Dr. John Psarouthakis, Executive Editor of www.BusinessThinker.com, publisher of www.GavdosPress.com and Founder and former CEO, JP Industries, Inc., a Fortune 500 industrial corporation.
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In the last two decades we have experienced a fundamental and historic shift of how the economies around the world develop. With the collapse of communism, the centralized and state control model of the economy has also collapsed. Other socialist State models, i.e., Sweden, UK before Margaret Thatcher, have also collapsed. What we have now, however, imperfect it maybe, is the model of the “Free Market.”
This shift is occurring in parallel with two other sociopolitical expressions:
- Smaller government, though the last couple years this seems to have moderated quite a bit, and
- the need, indeed the demand by our society to provide assistance, protection, and distribution of economic benefits a “fair” way
What we are witnessing is a major shift on “how we can fulfill our expectations of a humanistic society” while we keep the state’s interventions and control power at minimum.
Before I deal with this question (shift) let me digress in to a bit of history . . . . After all, how can a Greek get up to talk about such matters without referring to HISTORY .
These great shifts of power are not without precedent. What is new is the rapidity of change that we are witnessing. When such major shifts of power occurred in the past, they had a great impact in the ways the society functioned. Examples:
- The emergence of secular values over religious values and authority during the 16th, 17th and 18th centuries. Power centers changed. Princes of church gave way to princes of land, who, in turn, gave way to the chiefs of industrial, commercial and financial wealth.
- Societal institutions and the most firmly established organizations were forced to conform or disappear with the passage of time.These shifts took place not without sacrifice of then well established ways of life. Now, let’s get back to the question I posed earlier. Let me repeat it.
How can we reduce the intervention of the State (or at least slow it down) and at the same time, respond to our humanistic societal needs?
I believe the answer is:
- The evolution of the “Business Enterprise” from a strictly economic mechanism to one that also is directly instrumental and involved in fulfilling our humanistic societal needs.
Again, back to history. With the 18th Century we had the practical use of science along with the government’s commitment to bring about prosperity to its citizens and the acceptance of exploitation of material resources which resulted in an, relatively speaking, immense economic growth.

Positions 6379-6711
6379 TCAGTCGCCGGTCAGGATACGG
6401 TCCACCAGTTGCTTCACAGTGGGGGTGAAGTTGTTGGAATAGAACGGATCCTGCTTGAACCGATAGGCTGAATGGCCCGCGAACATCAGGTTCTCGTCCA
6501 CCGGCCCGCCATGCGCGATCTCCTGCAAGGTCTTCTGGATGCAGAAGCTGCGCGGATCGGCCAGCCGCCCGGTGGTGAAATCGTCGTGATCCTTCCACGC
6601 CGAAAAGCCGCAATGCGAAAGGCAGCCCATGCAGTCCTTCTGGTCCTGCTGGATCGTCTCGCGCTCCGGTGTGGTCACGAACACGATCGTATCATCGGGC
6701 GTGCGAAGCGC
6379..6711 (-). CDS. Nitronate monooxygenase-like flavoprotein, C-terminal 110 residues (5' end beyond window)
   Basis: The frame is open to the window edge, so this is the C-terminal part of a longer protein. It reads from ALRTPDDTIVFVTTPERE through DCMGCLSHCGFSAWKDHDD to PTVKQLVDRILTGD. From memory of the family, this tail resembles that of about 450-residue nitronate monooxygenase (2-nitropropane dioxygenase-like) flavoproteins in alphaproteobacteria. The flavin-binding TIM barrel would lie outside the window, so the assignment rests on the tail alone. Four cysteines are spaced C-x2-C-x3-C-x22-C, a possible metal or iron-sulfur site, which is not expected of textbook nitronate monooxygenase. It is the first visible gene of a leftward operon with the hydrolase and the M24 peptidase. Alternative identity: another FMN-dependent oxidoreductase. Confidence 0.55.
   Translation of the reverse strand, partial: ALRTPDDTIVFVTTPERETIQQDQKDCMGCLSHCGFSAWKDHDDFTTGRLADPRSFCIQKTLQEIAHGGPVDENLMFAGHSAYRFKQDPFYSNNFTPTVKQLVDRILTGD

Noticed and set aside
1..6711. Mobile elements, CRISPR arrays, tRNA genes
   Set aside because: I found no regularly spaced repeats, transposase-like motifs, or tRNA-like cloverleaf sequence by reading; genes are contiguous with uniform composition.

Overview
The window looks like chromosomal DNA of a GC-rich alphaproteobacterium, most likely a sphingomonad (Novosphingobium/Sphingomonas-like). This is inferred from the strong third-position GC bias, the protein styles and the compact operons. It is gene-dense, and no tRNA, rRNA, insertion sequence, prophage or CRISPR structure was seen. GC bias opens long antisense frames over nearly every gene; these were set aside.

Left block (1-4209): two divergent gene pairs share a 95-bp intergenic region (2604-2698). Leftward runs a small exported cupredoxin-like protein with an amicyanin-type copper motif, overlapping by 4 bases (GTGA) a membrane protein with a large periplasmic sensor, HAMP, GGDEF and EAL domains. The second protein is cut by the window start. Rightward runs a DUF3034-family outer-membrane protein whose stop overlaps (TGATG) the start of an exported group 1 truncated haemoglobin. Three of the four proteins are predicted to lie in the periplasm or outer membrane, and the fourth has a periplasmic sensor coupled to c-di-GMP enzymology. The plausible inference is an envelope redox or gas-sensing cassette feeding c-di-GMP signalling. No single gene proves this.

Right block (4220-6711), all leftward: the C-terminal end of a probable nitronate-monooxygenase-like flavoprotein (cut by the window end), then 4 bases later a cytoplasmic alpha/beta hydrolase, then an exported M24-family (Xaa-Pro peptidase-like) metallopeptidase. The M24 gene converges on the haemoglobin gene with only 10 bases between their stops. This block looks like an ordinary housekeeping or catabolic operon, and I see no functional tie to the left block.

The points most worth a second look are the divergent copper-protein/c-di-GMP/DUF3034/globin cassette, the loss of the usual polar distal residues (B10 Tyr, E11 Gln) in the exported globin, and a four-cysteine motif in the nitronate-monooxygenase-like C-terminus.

During this time, the corporations came to function without undue external interference. Economic results were the measure of performance. Good or bad intentions were not relevant and the compassion was a sentiment that did not last long. This is not difficult to understand when cost reductions, efficiency and growth were paramount.
Growth in itself became a dominant. Corporate growth and all corporate activities evolve and revolve around it, i.e., management careers and rewards were and continue today to be directly tied to the “Bottom Line.”
The pressures that our societies exert on businesses to respond to our societal needs, i.e. environmental preservation, welfare safety-nets (via taxation), etc. do not conform to the traditional way business and its management operate.
Gradually, we are moving toward a restructured thinking of what a business should do and measured accordingly. What we are witnessing today is the introduction of the concept of social performance of corporations, which I believe, relevant measures will emerge, which along with the “Bottom Line” measure will determine the career paths and financial rewards of management.
Business has been defined as a mechanism (or system, if you wish) with which (or within) individuals and organizations seek profit and accept the related risks, employ people and other resources in order to produce and distribute goods and services.
Now, let’s move forward to the present.
In addition to the major shifts already mentioned, we now have also other shifts caused by the explosion occurring in front of us in the information industry.
- One change is globalization that has rendered national borders meaningless. This in turn has increased competition for goods and services by several orders of magnitude. Today, companies anywhere in the globe can compete in markets which in the recent past were not accessible to them. They can have the advantage of new technologies, low-paid and highly skilled labor, and capital availability as they need it.
- Second change: Quality of labor. In 1972, one third of the work force in the USA were “brain power” related, while two thirds were people that used “muscle power.” Now, it is exactly inversed ð two third’s “brain power,” one third “muscle power.”
- Third change: Whether the worker is “brain power” or muscle power, he or she must be able to think for themselves. They must be involved and make critical decisions on the goods and services they are engaged to produce.
- Fourth change: We must be a team
- Fifth and most important: Business executive leadership is redefined.
– Make technology your friend
– Be innovative
– Solicit participation by teammates
– Be a Visionary
– Be involved in the affairs of the community
– Be sensitive to employees problems beyond the workplace
– Attract the financial community
– Be analytical / conceptual
– Be sensitive to the bottom line
– Be aware and sensitive to societal needs and the corporation’s
participation in fulfilling them
– Contribute time and money to worthy causes
– Be able to walk on water
- What else is happening out there in the real world?